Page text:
I have decided that warmth and love are pretty much obliterated by crass commercialism at Christmas but have profound meaning the rest of the year.

  5. you are going to celebrate me , the world's greatest lover

  6. My ideal Christmas would just be meeting up with family and old friends and showing our love and affection for each other over a few mince pies and glasses of wine. All the rest can be binned, including the whole juggernaut of commercial consumption which just means frazzled shoppers buying unsuitable presents for people they don't even like very much.

  7. I think this is another case of putting people into boxes. This happens on a daily basis with regards to many issues ( gay vs straight, working vs unemployed, married vs single, kids vs no kids...) however at this time of year we have religion as the key topic . The meaning of Christmas is vastly different to everyone in the world and people should not be quick to judge based on their particular religion or lack of it .. How about one common thread : Human race!!
    I think it is wonderful if you are deeply religious and embrace this time of year and I also think that if you want to just get together with your chosen few and share a lovely meal then that is fine too !!

  8. Hi Kylie!

    I am sending anti-grinch serum your way. It's so easy to do. Ready? Here it comes!

    : D

    Just a smile ... or is it?

    I have been slinging a new idea around our house: Be the Gift.

    What's easier than smiling at someone and catching one in return? It's free, you don't have to wrap it, it's easy to recycle, you have one on hand instantly, and best of all -- endorphins for both sender and receiver. Best-Best of all: it crosses all lines of communication, faith, gender, politics, etc.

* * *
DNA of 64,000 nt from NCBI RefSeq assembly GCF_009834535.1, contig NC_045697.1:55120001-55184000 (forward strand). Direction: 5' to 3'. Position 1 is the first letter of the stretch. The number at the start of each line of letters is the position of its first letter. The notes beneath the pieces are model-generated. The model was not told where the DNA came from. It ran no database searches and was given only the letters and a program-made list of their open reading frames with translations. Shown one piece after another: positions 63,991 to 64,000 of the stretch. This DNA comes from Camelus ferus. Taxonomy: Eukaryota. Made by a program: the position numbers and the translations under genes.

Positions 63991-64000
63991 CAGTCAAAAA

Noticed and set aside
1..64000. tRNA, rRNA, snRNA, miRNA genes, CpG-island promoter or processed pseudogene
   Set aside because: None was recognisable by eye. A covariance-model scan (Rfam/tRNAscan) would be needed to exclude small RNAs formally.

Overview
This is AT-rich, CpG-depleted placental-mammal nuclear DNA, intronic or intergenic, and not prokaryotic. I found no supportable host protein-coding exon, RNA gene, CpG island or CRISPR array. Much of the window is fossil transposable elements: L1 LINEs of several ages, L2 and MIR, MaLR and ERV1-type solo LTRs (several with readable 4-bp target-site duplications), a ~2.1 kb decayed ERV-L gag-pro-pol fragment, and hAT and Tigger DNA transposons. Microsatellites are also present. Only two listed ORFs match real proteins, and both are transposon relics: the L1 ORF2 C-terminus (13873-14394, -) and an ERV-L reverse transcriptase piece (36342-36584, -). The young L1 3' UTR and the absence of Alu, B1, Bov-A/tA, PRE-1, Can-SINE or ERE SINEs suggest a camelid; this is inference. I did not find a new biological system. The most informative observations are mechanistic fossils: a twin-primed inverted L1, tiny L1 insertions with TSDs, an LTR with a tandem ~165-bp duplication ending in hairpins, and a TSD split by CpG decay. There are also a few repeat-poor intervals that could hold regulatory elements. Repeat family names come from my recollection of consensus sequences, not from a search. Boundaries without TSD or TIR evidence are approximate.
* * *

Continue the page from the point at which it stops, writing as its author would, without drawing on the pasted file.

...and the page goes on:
Hope you can chase the grinch away and enJOY this wonderful season. (I can picture you smiling. There's hope!)

    XO ~~ Debbie

  9. Not religious either and apart from the sparkly lights (despite their environmental impact) we keep Christmas very low key. I have bough things for the kmart wishing tree but was a little jaded to find "45 year old man" surely someone of that age can forego a Christmas present? We're not buying pressies this year, just a $20 token via a Kris Kringle and a family barbecue. Finally, I've rejected commercialism in favour of sense.

  10. I am very much encouraged by the opinions expressed in this set of comments.

    As a brass player performing carols over approx 6 decades when it comes to being a listner I have had enough of hearing "carols" that are just songs that are sung at Christmas time. Especially "Westfield carols!" They are not carols just songs that are not Christian content.

  11. Where's my picture of a goat? Nobody never got me no picture of a goat--they never even got me a goat, come to think of it. Of course, I don't hold this against goats, but I do wish I had gotten a picture.

    As for the point of your post, yeah, the commercialism is disgusting. I just try to stand to one side and wait for it to go by. An 87 year old friend told me that she hates holidays. "Do you have any idea how many holidays I've lived through?" she asked. And I also agree with you about giving to a charity in someone else's name, and then calling it their gift. I like Child's idea though.

  12. Hey, I just got the picture of my goat in the mail, Kylie. What a fabulous present! I shall treasure this photo for ever. Not.

  13. A wonderful post Kylie. We have strayed so far from the real meaning of Christmas (as a Christian) that soon the stores will have Christmas in July. And people will go!

    I am blessed in having more than most and find my own joy in the spirit of truly giving. A gift or two under the tree is certainly nice, but by carefully choosing and carefully wrapping gifts for that feels good.

    Wishing you and yours a blessed CHRIST-mas. Thank you for a wonderful post.